The haunting image of a drowned toddler shared across the world has galvanized public attention to a crisis that has been building for years. The body of 3 year old Aylan Kurdi washed up on a Turkish beach, along with others who drowned when a small 8 person rubber boat capsized while making the 30 minute boat ride to the Greek Island of Kos.   Little Aylan died alongside his brother Galip, five, and mother Rehan when their dinghy capsized in the middle of the night. The family was fleeing their war-torn home for sanctuary in Canada. Only their father survived.

Many of the migrants are leaving war-torn countries such as Syria, encouraged by people traffickers to make the dangerous journey across the Mediterranean to Europe. The civil war in Syria began in early 2011 after a violent government crackdown by President Bashar al-Assad led to protests across the country.

The pro-Assad regime has since been accused of using napalm, a flammable liquid banned in civilian areas by the UN, during airstrikes that have killed thousands of citizens. Human rights groups also claim regime activists are using barrel bombs – crude weapons made of containers packed with explosives – to target schools, hospitals and markets.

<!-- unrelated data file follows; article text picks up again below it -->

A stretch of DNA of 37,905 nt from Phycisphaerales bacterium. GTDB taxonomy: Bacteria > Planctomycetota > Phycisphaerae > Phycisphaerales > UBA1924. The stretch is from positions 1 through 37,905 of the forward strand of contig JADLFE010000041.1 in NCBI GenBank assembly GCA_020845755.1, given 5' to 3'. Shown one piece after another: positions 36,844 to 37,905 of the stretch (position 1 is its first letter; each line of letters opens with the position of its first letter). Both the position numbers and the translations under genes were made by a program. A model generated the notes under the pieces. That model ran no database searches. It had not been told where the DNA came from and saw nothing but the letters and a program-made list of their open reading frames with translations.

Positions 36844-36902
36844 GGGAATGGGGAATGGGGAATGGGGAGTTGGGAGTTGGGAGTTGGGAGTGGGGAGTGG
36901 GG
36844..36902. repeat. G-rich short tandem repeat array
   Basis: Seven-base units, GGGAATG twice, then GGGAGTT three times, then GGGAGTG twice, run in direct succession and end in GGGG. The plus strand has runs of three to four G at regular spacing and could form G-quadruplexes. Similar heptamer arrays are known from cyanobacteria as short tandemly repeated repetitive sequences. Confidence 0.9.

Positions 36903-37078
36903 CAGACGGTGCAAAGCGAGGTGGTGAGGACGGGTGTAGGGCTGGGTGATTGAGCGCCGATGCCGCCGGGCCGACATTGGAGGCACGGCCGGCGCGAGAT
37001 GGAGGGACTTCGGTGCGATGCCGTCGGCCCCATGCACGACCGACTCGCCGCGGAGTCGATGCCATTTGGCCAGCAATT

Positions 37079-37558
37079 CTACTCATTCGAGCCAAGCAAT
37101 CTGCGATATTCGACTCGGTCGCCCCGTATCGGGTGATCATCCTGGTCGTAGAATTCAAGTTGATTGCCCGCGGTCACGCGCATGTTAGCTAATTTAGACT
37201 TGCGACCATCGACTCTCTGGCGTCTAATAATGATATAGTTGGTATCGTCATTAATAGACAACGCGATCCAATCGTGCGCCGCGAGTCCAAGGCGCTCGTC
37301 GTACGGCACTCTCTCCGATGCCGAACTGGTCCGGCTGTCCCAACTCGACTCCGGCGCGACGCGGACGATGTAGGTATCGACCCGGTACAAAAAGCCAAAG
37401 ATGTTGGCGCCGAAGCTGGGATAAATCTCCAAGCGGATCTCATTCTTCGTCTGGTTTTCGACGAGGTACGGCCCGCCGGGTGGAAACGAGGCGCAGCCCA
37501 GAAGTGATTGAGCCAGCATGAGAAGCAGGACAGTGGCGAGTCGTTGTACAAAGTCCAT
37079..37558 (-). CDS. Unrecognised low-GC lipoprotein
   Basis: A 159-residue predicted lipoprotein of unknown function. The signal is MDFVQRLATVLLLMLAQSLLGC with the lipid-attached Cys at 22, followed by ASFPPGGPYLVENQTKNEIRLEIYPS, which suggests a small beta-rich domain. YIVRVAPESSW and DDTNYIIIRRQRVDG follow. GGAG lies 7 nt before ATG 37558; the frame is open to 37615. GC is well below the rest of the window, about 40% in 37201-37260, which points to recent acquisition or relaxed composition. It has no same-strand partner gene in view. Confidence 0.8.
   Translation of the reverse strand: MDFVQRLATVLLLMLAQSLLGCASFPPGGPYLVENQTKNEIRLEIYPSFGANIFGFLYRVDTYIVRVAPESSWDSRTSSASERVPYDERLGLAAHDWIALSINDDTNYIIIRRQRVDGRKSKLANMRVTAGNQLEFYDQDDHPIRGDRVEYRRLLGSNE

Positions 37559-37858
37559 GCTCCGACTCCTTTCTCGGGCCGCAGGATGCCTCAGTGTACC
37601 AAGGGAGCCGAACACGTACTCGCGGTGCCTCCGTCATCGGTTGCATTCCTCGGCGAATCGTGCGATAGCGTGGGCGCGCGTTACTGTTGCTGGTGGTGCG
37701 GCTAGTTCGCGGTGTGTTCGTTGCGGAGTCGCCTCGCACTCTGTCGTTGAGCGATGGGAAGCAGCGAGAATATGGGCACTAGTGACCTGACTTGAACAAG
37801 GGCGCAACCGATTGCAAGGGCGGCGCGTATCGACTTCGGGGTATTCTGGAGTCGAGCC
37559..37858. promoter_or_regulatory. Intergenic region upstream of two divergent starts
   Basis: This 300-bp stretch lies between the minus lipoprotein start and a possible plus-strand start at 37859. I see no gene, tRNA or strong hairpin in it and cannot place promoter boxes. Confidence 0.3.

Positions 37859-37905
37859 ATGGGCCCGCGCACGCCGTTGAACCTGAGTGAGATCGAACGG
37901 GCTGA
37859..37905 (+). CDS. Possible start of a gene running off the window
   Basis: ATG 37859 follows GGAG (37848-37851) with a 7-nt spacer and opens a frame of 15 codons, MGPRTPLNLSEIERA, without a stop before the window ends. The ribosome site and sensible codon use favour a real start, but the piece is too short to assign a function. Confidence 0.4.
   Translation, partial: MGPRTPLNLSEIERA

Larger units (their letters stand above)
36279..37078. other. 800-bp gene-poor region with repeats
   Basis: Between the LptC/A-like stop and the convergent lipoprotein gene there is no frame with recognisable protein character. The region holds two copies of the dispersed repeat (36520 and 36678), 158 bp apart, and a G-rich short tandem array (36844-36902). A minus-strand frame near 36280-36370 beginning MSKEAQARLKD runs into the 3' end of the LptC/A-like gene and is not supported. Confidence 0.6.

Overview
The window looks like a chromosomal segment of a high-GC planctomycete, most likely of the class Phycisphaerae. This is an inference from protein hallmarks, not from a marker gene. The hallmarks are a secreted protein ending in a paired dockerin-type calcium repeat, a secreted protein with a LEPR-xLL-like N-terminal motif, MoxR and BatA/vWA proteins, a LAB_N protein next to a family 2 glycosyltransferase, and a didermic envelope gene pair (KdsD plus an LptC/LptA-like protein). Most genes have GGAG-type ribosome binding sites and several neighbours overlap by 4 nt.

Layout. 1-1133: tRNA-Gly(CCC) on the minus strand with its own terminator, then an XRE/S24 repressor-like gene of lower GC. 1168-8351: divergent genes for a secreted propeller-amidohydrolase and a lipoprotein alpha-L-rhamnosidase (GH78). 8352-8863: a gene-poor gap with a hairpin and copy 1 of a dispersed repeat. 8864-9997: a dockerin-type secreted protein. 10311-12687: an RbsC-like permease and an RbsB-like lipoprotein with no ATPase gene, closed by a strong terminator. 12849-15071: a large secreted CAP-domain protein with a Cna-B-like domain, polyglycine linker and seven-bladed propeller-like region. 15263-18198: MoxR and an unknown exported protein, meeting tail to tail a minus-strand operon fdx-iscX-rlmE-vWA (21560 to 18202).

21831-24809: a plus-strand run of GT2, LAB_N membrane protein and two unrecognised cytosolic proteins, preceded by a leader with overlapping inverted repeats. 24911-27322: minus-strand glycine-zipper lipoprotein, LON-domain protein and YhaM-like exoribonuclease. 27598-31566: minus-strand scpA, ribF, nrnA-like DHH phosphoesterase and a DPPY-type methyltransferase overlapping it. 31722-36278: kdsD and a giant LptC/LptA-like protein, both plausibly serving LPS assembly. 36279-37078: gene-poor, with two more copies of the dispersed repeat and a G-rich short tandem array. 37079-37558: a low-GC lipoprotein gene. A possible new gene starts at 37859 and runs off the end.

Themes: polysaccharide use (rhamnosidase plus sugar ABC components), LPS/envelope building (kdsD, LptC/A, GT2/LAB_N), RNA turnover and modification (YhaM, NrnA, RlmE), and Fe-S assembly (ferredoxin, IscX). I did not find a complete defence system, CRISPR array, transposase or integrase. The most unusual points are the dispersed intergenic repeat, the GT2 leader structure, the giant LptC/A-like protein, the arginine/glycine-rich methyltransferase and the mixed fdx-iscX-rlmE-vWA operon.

It is believed that a quarter of a million people have so far died in the civil war and half the country have been displaced by the fighting. The situation for Syrians worsened this summer after Islamic State fighters penetrated Kobane.

Hundreds of thousands of people have been fleeing to Europe to escape violence and unrest in the Middle East and North Africa. The number of refugees and migrants in the Mediterranean this year has now exceeded 300,000. That includes 200,000 people landing in Greece and 110,000 in Italy. This represents a large increase from last year, when about 219,000 people crossed the Mediterranean during all of 2014.

The trek is a dangerous one and over 2,500 migrants have lost their lives. Sadly, young Aylan Kurdi and his brother are far from the only casualties. In August, the bodies of five children were discovered in Libya by Zuwara coastguard after a boat carrying around 450 people capsized just off the shore. Just days before the Kurdi family attempted their fateful voyage, more than 70 bodies were discovered in the back of a truck abandoned near the Austrian village of Parndorf on the main expressway between Vienna and Budapest.

The image of Aylan Kurdi has personalized the tragedy facing the 11 million Syrians displaced by more than four years of war and forced Western nations to confront the consequence of a collective failure to help migrants fleeing the Middle East and Africa to Europe in search of hope, opportunity and safety.

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